[env-trinity] Administration pitches new salmon policy

Josh Allen jallen at trinitycounty.org
Mon Jan 30 11:49:25 PST 2006

1/26/06  -   Yesterday at the Salmon 2100 Conference in Portland, Oregon
James Connaughton, chairman of the White House Council on Environmental
Quality announced the Bush administrations new Salmon Policy.  Saying it
makes little sense to eat imperiled salmon, the Bush administration
revealed plans to cut back the catch of wild Northwest salmon and shut
down hatcheries that churn out competing but inferior fish.  Connaughton
stated, "Our goal is to minimize and, where possible, eliminate harvests
of naturally spawning fish, which provide the foundation for salmon
recovery.  It's the right thing to do." 

Administration pitches new salmon policy




Wednesday, January 25, 2006 

PORTLAND , Ore. -- Conceding that using hatcheries to supplement
dwindling salmon populations is harming wild salmon species in some
cases, the Bush administration plans to move away from the practice in
favor of a more direct solution: Catch fewer fish. 

James Connaughton, chairman of the White House Council on Environmental
Quality, announced the new policy Wednesday at a meeting of salmon
scientists, many of whom have concluded that wild Pacific salmon will
become extinct this century without big changes in how the harvest is

"Our goal is to minimize and, where possible, eliminate the harvest of
naturally spawning fish that provide the foundation for recovery,"
Connaughton said in an interview with The Associated Press before his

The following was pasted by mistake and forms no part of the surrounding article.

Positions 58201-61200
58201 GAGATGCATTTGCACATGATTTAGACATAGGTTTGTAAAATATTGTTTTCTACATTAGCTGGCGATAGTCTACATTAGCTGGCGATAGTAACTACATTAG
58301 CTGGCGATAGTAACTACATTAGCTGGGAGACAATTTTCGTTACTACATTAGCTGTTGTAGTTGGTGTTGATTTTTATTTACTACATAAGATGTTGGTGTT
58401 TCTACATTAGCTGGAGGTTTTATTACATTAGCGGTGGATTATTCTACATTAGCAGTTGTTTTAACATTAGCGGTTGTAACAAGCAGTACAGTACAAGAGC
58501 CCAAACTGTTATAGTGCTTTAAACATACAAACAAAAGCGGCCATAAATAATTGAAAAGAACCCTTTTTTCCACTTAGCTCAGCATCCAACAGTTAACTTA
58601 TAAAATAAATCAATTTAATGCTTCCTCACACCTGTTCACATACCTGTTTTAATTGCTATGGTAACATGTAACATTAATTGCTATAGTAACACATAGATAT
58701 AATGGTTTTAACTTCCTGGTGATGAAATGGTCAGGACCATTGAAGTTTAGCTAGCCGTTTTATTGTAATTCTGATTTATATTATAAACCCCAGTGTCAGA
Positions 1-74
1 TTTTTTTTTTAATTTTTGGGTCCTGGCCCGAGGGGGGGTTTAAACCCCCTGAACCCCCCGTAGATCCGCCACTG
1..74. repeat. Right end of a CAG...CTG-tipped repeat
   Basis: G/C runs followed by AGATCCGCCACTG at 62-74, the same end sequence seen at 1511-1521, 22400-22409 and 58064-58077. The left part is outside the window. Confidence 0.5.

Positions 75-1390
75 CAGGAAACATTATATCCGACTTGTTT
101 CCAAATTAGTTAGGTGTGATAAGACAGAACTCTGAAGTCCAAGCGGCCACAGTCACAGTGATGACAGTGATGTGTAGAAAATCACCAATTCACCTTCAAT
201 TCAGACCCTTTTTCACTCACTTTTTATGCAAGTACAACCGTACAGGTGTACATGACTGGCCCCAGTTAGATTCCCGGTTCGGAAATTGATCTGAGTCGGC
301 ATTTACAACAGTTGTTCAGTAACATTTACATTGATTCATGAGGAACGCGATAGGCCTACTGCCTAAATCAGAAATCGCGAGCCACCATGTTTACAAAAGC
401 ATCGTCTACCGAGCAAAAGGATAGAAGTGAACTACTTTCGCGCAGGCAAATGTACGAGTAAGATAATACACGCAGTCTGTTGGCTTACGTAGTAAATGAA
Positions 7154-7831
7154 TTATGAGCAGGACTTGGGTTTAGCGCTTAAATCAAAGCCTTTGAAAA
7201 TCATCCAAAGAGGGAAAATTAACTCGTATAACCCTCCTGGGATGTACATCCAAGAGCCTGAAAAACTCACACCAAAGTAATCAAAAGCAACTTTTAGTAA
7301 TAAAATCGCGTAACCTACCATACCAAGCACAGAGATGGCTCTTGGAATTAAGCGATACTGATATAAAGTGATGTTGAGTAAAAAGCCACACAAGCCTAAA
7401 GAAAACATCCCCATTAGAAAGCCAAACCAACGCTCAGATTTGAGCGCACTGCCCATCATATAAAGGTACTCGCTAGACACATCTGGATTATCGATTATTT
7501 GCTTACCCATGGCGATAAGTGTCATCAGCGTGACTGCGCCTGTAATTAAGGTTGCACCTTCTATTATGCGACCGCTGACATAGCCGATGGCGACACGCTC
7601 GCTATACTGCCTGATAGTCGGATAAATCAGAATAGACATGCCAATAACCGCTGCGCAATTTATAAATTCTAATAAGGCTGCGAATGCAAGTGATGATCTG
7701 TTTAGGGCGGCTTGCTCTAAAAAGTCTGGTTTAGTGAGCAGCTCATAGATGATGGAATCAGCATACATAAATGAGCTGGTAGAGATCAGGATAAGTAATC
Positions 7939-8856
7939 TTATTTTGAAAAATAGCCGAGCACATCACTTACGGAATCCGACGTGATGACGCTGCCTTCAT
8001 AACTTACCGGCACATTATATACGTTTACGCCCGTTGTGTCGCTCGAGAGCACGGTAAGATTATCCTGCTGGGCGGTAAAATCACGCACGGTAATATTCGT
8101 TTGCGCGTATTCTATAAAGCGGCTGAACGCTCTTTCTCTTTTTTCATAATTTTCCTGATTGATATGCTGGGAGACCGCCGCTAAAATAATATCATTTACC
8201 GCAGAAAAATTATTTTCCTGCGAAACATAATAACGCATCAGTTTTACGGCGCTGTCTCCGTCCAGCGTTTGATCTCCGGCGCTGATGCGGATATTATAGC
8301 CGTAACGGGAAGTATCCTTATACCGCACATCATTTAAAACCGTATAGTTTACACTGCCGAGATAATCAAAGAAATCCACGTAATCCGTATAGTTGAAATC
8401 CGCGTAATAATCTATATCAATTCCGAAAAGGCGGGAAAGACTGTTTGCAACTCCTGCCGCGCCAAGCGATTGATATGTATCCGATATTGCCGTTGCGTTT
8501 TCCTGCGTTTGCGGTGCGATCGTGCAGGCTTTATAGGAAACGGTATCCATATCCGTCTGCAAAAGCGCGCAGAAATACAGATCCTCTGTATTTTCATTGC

Scientists have long criticized hatcheries as producers of salmon that
dilute the gene pool, spread disease and compete with wild fish for food
and habitat, while being less able to survive in the wild. 

Connaughton did not say how much the administration wants to reduce the
wild salmon harvest or how many of the 180 federal, state, tribal and
private salmon hatcheries in the Columbia Basin it wants closed. He said
change will require the collaboration of regional federal regulators,
Canada , Oregon , Washington and Indian tribes. 

"We cannot improperly hatch and we cannot carelessly catch the wild
salmon back to recovery," Connaughton said.  

Salmon, an enormous part of the Pacific Northwest 's economy and culture
before and after European settlement, have been severely reduced by a
combination of human factors, from overfishing and development to
hydroelectric power dams. 

Since 1991, 26 populations of salmon have been listed as threatened or
endangered. None has been judged healthy enough to be delisted.
Restoration efforts and technological fixes to dams have run up a bill
of $6 billion over the past 10 years. 

Connaughton, President Bush's top environmental adviser, outlined the
new policy at the Salmon 2100 Conference, where scientists gathered to
consider new ways to prevent the extinction of wild salmon. 


On the Net: 

Salmon 2100: http://www.epa.gov/wed/pages/projects/salmon2100.htm



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